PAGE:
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Mesco closes in on gold licence

Two labourers work at the construction site of Mesco Gold’s vertical shaft in Ratanakkiri province late last year.
Two labourers work at the construction site of Mesco Gold’s vertical shaft in Ratanakkiri province late last year. Ananth Baliga

Mesco closes in on gold licence

After an unexpectedly lengthy review, the Ministry of Environment has approved the environmental and social impact study of Indian mining firm Mesco Gold, clearing the last major hurdle for the company to receive a licence to operate the Kingdom’s first royalty-generating mine.

“The Ministry of Environment has given its approval for underground mining over a 12 square kilometre area,” Rajeev Moudgil, director of Mesco Gold (Cambodia) Ltd, said yesterday.

The ministry’s nod comes after officials spent 18 months poring over the company’s environmental and social impact assessment (ESIA), a comprehensive document that outlines Mesco’s plans for its Phum Syarung gold mine in Ratanakkiri province.

The 750-page study identifies and assesses the potential impacts of the proposed underground mine, and sets out a support and development plan for affected communities.

Meng Saktheara, secretary of state at the Ministry of Mines and Energy (MME), said he received a copy of the ESIA approval, and the company’s only remaining step in licensing was to obtain in-principle approval from the Council for the Development of Cambodia (CDC).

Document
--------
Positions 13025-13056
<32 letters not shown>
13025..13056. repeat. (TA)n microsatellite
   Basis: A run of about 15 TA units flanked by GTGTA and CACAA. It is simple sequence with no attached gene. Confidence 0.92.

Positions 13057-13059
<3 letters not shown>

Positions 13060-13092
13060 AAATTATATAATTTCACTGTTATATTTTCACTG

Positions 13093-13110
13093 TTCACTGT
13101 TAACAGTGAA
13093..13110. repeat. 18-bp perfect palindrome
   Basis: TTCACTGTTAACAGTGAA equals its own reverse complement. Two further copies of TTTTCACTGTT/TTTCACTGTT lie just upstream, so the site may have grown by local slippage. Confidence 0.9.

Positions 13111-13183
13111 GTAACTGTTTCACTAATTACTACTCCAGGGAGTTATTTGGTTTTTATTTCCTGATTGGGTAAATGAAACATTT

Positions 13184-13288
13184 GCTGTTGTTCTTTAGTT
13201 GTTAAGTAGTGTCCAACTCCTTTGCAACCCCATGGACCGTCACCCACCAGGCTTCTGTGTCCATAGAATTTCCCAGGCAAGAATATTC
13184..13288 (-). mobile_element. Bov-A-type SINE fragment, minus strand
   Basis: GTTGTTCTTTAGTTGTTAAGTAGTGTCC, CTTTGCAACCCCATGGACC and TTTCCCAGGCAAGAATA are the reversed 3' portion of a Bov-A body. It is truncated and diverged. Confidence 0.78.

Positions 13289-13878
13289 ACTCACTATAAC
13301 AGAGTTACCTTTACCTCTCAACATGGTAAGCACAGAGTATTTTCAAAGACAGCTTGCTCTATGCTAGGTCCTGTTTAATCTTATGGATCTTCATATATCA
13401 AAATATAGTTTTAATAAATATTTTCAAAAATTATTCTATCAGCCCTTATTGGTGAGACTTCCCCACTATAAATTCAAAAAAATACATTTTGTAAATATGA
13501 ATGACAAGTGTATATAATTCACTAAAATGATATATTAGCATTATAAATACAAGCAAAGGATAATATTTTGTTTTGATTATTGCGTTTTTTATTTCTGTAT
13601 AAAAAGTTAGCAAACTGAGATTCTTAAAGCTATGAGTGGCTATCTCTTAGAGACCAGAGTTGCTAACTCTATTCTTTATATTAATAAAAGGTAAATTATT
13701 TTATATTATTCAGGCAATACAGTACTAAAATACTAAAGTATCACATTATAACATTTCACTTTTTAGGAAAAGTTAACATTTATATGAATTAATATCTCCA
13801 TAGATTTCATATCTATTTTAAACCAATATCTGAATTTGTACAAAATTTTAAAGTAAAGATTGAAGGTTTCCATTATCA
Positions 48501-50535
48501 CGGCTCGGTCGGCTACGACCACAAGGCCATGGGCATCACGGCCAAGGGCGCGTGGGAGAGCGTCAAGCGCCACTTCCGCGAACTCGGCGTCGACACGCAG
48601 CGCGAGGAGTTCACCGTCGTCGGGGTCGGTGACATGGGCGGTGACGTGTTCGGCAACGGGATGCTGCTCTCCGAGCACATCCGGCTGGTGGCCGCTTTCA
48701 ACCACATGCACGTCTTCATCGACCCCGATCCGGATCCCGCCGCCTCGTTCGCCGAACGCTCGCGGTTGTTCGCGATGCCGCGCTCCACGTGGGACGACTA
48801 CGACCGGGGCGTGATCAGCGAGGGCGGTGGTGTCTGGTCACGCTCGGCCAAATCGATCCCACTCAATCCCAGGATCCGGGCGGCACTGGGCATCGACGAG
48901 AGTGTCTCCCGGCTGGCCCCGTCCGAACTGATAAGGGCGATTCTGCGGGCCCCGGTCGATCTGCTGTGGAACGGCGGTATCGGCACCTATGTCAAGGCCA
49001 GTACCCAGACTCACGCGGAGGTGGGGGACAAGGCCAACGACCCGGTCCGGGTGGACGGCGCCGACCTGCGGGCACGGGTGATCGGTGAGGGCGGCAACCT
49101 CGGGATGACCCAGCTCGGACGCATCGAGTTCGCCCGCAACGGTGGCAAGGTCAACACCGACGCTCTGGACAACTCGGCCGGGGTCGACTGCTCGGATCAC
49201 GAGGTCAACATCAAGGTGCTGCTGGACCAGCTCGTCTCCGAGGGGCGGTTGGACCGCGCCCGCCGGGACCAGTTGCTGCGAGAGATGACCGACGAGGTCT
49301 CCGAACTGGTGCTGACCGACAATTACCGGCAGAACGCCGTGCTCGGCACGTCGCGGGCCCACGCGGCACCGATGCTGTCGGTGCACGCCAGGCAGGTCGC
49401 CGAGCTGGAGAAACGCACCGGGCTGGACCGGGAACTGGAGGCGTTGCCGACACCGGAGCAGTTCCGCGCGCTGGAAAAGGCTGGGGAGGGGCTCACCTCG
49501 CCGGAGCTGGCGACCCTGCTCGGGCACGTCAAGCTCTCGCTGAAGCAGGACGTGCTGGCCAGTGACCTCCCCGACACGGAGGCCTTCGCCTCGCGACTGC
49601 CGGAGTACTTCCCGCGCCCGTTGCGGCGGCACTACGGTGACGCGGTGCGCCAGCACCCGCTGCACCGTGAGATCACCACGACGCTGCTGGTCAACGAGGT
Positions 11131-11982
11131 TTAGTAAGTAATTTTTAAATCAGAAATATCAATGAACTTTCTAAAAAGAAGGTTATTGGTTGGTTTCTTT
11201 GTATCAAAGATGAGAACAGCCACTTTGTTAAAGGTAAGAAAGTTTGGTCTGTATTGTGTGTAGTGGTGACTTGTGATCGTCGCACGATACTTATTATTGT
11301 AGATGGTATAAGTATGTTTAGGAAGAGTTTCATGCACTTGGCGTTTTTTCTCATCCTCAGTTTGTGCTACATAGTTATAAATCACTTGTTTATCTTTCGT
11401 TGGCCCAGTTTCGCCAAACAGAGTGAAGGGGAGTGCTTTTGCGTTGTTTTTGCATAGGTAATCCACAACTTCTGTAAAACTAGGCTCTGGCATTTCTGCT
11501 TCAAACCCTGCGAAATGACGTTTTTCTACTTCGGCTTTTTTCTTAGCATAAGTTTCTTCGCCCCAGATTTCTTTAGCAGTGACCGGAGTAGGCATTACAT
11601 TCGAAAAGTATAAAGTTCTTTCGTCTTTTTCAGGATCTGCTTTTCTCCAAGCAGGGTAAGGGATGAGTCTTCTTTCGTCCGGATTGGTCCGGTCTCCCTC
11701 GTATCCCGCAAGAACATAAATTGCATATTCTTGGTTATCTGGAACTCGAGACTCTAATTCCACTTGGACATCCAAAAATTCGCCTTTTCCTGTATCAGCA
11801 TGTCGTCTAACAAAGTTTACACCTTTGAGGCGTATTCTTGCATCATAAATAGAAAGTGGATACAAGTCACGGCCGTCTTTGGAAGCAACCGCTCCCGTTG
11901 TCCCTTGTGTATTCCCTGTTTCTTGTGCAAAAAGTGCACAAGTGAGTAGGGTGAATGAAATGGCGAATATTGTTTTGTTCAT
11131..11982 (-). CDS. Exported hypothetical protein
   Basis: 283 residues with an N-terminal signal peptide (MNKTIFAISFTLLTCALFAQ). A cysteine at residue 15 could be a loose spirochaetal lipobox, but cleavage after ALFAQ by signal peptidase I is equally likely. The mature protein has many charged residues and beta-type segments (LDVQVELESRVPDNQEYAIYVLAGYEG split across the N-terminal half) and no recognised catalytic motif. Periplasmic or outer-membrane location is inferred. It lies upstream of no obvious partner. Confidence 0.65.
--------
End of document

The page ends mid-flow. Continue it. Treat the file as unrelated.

“Once they get that approval they can get an extraction licence,” he said, adding that the procedures were relatively straightforward and could proceed quickly.

Mesco should receive its extraction licence “within this month”, he assured.

Mesco Gold, a subsidiary of Indian steelmaker Mesco Steel Ltd, purchased the rights to develop and mine the Phum Syarung prospect from Canadian mineral exploration firm Angkor Gold Corp in 2013. As part of the $1.2 million sale agreement to Mesco, Angkor Gold negotiated a net smelter royalty agreement that would see it receive a share of any gold extracted.

Angkor Gold estimates that an underground mine built at Phum Syarung could produce 10,000 ounces of gold a year over a 10-year mine life. Mesco has not made its own feasibility study of the project available to the public.

Saktheara said the relatively small-scale gold project stands to be a good model for future mining operations.

“It is not a big mine site, but it is the first one to go through the complete [official] process – with proper study, addressing environmental and social concerns, etc,” he said.

Mesco’s ESIA covers a total of 12 square kilometres, but the mining licence will only cover production on a 1 square kilometre tract, Saktheara said.

If more mineral discoveries are made outside this core area, Mesco must file another ESIA to expand its production area, though its approval should come quickly with the first document already approved.

Surface infrastructure is already in place at the Phum Syarung site, and Mesco has built two inclines and a vertical mine shaft. Ore extraction could begin quickly once a licence is approved, though it could be more than a year before the company produces its first ounce of gold.

“After the granting of a mining licence, Mesco would start mine development and the commissioning of the gold recovery plant,” said Moudgil.

“It is scheduled to be completed in 18 months from the start date, which would depend on all approvals being in place.”

The earliest estimated production is toward the end of 2017, “if there are no surprises as the project is executed”, he added.

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